If you were to ask an auto enthusiast to name his favorite film about racing, the list would be short. There have been many good documentaries, with Audis’ Truth in 24 probably the best and most recent of those along with Patrick Dempsey: Racing Le Mans, but for a fictional story aimed at pure entertainment the choices have been scarce.
Many would still say Steve McQueens’ classic Le Mans is the best, but let’s face it, for all its stunning action photography, the story is napkin thin. In addition, even with all its attributes it was still released in 1971, and given the Hollywood propensity to reboot anything over ten years old, I’d say the time is ripe for something new.
Another highly regarded racing film was Grand Prix that released in 1966. This film certainly delivered a much more in-depth story, and its action was certainly realistic, but once again, we’ve seen very little since. Days of Thunder attempted to tackle the world of NASCAR in 1990, and Driven tested the waters of Formula 1 in 2001, and while both were good stories, neither were great, nor will they probably still be talked about and revered thirty years later.
You’ve probably noted all of my references so far have been about films rather than books, and that would be because the literary choices are even slimmer than those of the theater. Once again, you can find great biographies and history of the various men, machines, and time frames, but very little in the way of literary fiction.
So with a great love of both the automotive world and the realm of sci-fi, I felt the racing novel suffered from two things. Historical fiction would be difficult since winners and champions are well documented and contemporary fiction for some of the same reasons, but you have to basically brush aside the modern greats and rising stars in order to create a new character. It was here I felt science fiction had an advantage, because a futuristic story can pay fitting homage to the legends of the sport while writing its own current state of being. Then the all-important suspension of disbelief can be achieved without displacing a team or driver who may have won their first race last week.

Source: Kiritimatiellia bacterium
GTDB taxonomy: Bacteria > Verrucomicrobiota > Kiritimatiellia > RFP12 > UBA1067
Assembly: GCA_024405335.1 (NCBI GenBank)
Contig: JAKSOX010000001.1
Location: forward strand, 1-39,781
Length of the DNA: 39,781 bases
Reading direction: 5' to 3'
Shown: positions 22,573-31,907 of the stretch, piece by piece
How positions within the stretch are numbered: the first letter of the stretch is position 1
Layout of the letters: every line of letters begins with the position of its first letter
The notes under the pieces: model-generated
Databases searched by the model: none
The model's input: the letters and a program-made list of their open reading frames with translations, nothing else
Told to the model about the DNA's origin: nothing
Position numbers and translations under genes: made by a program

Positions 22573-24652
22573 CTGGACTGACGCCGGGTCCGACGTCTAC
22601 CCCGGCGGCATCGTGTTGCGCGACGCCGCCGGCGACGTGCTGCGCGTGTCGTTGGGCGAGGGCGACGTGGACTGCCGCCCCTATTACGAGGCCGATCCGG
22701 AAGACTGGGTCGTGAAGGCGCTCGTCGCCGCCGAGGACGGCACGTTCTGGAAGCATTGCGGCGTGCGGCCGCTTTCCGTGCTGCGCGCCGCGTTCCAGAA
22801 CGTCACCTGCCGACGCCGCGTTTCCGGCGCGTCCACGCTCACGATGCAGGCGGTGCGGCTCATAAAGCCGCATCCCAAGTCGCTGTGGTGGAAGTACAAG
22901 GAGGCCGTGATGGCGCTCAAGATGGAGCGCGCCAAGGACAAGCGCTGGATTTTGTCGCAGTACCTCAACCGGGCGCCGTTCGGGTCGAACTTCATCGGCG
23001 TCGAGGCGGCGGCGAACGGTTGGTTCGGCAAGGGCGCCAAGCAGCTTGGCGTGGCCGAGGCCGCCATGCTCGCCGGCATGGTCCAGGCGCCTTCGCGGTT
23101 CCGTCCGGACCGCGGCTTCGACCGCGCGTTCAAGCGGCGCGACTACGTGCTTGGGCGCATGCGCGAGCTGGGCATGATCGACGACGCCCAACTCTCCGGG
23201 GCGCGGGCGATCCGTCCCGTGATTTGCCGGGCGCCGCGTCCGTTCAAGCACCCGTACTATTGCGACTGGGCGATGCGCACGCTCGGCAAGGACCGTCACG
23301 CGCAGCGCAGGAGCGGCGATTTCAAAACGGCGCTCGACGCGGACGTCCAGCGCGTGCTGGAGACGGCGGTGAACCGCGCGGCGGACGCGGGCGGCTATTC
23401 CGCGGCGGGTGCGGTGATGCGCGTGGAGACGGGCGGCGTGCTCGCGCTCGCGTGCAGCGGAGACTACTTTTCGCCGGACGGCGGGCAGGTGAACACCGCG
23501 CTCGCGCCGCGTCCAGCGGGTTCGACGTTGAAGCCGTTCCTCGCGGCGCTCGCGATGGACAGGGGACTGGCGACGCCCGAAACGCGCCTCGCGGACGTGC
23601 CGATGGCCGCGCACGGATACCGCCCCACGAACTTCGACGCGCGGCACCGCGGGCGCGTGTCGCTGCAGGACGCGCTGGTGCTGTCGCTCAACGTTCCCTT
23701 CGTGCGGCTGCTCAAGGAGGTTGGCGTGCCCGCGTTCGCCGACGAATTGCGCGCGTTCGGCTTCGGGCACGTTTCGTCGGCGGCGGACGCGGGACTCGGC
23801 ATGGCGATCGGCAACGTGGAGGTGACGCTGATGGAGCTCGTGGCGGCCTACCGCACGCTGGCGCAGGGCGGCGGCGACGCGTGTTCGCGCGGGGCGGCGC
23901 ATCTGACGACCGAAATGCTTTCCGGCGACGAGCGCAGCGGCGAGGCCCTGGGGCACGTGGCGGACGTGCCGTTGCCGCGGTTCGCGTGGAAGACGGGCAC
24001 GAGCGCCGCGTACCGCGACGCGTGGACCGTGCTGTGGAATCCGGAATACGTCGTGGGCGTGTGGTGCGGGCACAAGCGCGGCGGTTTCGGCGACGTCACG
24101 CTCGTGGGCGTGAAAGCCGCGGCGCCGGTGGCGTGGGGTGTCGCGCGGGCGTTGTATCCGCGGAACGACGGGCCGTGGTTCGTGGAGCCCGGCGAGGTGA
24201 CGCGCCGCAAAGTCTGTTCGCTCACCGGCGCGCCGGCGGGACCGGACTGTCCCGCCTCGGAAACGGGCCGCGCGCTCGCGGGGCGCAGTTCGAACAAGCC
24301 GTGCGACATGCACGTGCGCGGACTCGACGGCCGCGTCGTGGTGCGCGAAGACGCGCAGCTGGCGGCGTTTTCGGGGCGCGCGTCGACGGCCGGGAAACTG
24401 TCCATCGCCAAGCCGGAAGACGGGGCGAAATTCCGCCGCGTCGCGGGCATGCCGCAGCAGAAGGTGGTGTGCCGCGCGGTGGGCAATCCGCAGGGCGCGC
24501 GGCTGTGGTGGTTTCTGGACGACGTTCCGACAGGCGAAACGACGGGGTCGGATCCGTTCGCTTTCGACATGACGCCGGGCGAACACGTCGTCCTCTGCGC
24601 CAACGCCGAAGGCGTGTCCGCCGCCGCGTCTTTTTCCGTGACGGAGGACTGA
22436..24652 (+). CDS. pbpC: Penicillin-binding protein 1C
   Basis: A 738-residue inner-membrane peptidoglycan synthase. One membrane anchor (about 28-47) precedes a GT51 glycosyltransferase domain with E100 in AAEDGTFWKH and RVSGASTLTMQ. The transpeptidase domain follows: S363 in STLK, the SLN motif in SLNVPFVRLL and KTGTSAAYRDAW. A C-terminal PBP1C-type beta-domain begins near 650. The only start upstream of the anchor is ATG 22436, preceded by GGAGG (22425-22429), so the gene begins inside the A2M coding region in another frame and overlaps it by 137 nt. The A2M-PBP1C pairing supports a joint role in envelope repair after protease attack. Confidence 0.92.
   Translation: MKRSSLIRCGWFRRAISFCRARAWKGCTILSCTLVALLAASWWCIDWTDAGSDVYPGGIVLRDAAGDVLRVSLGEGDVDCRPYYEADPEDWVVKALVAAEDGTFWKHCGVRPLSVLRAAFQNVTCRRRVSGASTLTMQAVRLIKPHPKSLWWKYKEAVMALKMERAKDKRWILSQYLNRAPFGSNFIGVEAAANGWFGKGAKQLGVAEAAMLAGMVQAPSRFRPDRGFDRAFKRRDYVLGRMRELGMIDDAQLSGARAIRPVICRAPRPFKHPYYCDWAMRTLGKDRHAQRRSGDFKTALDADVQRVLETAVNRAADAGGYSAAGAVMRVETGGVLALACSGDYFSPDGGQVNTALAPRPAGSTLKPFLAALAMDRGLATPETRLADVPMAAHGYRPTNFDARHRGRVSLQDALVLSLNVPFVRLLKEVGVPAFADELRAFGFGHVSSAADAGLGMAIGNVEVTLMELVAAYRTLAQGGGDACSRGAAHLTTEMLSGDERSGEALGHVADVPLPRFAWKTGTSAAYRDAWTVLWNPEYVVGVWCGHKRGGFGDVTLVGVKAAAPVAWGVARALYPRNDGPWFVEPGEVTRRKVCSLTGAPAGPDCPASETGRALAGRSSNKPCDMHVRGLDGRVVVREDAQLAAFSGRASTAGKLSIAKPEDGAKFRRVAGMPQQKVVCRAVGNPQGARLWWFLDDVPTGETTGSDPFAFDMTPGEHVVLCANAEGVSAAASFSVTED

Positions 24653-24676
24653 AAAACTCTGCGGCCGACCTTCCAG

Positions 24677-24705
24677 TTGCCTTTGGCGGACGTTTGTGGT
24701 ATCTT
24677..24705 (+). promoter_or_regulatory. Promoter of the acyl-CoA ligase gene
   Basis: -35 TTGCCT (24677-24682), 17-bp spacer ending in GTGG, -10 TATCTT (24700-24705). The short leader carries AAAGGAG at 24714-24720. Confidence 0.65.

With all due respect (and a lot of it) for those who pen screenplays, even some of them will say great films come from great books, so I set out to write the great film that was playing in my head. Something that had the hopeful vision of the future, characters that were flawed and driven by their passionate emotions, and the concept of a dream that would be chased to its eventual outcome, no matter the cost. A story that would take the infancy of modern auto technology and launch it forward, showing that even the depletion of fossil fuel would not stop intelligent, inventive people from competing at top speed.
The sport of racing has been with us since mankind found ways to go faster than our own two feet would carry us. From chariots to the winged, wheel bullets they ride today, racing has been in our blood since before the first wheel was hewn from raw material, and I have every reason to believe it isn’t about to die off.
These were just some of the inspirations that drove me to write Moonracer, and it’s my sincere hope that so many others out there who share my passions will find it as entertaining to read as it was for me to write.
– T. August Green